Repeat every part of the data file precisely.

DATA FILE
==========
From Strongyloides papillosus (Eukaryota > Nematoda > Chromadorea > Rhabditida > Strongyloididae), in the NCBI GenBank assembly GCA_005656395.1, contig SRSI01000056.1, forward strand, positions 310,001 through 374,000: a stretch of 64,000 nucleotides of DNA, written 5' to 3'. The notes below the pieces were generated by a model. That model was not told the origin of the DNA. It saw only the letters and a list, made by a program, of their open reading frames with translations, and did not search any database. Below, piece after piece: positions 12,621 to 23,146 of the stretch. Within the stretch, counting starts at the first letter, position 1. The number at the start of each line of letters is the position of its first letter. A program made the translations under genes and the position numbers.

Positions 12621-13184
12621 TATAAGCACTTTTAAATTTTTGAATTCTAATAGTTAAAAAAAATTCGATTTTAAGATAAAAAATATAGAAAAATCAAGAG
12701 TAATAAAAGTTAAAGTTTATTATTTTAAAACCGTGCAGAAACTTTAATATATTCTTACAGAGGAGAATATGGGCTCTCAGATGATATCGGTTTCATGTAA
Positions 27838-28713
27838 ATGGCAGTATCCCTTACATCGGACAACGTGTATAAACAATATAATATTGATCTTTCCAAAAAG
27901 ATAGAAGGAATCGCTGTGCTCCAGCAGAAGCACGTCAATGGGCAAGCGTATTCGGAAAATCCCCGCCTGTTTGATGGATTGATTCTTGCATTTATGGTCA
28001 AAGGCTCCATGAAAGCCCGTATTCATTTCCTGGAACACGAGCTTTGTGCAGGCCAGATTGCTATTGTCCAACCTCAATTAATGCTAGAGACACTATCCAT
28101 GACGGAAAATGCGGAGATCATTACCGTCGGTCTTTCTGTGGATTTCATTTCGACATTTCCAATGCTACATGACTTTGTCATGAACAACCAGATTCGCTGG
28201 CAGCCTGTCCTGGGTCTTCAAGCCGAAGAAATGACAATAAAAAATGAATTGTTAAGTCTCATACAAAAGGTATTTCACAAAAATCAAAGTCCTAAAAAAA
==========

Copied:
From Strongyloides papillosus (Eukaryota > Nematoda > Chromadorea > Rhabditida > Strongyloididae), in the NCBI GenBank assembly GCA_005656395.1, contig SRSI01000056.1, forward strand, positions 310,001 through 374,000: a stretch of 64,000 nucleotides of DNA, written 5' to 3'. The notes below the pieces were generated by a model. That model was not told the origin of the DNA. It saw only the letters and a list, made by a program, of their open reading frames with translations, and did not search any database. Below, piece after piece: positions 12,621 to 23,146 of the stretch. Within the stretch, counting starts at the first letter, position 1. The number at the start of each line of letters is the position of its first letter. A program made the translations under genes and the position numbers.

Positions 12621-13184
12621 TATAAGCACTTTTAAATTTTTGAATTCTAATAGTTAAAAAAAATTCGATTTTAAGATAAAAAATATAGAAAAATCAAGAG
12701 TAATAAAAGTTAAAGTTTATTATTTTAAAACCGTGCAGAAACTTTAATATATTCTTACAGAGGAGAATATGGGCTCTCAGATGATATCGGTTTCATGTAA
Positions 27838-28713
27838 ATGGCAGTATCCCTTACATCGGACAACGTGTATAAACAATATAATATTGATCTTTCCAAAAAG
27901 ATAGAAGGAATCGCTGTGCTCCAGCAGAAGCACGTCAATGGGCAAGCGTATTCGGAAAATCCCCGCCTGTTTGATGGATTGATTCTTGCATTTATGGTCA
28001 AAGGCTCCATGAAAGCCCGTATTCATTTCCTGGAACACGAGCTTTGTGCAGGCCAGATTGCTATTGTCCAACCTCAATTAATGCTAGAGACACTATCCAT
28101 GACGGAAAATGCGGAGATCATTACCGTCGGTCTTTCTGTGGATTTCATTTCGACATTTCCAATGCTACATGACTTTGTCATGAACAACCAGATTCGCTGG
28201 CAGCCTGTCCTGGGTCTTCAAGCCGAAGAAATGACAATAAAAAATGAATTGTTAAGTCTCATACAAAAGGTATTTCACAAAAATCAAAGTCCTAAAAAAA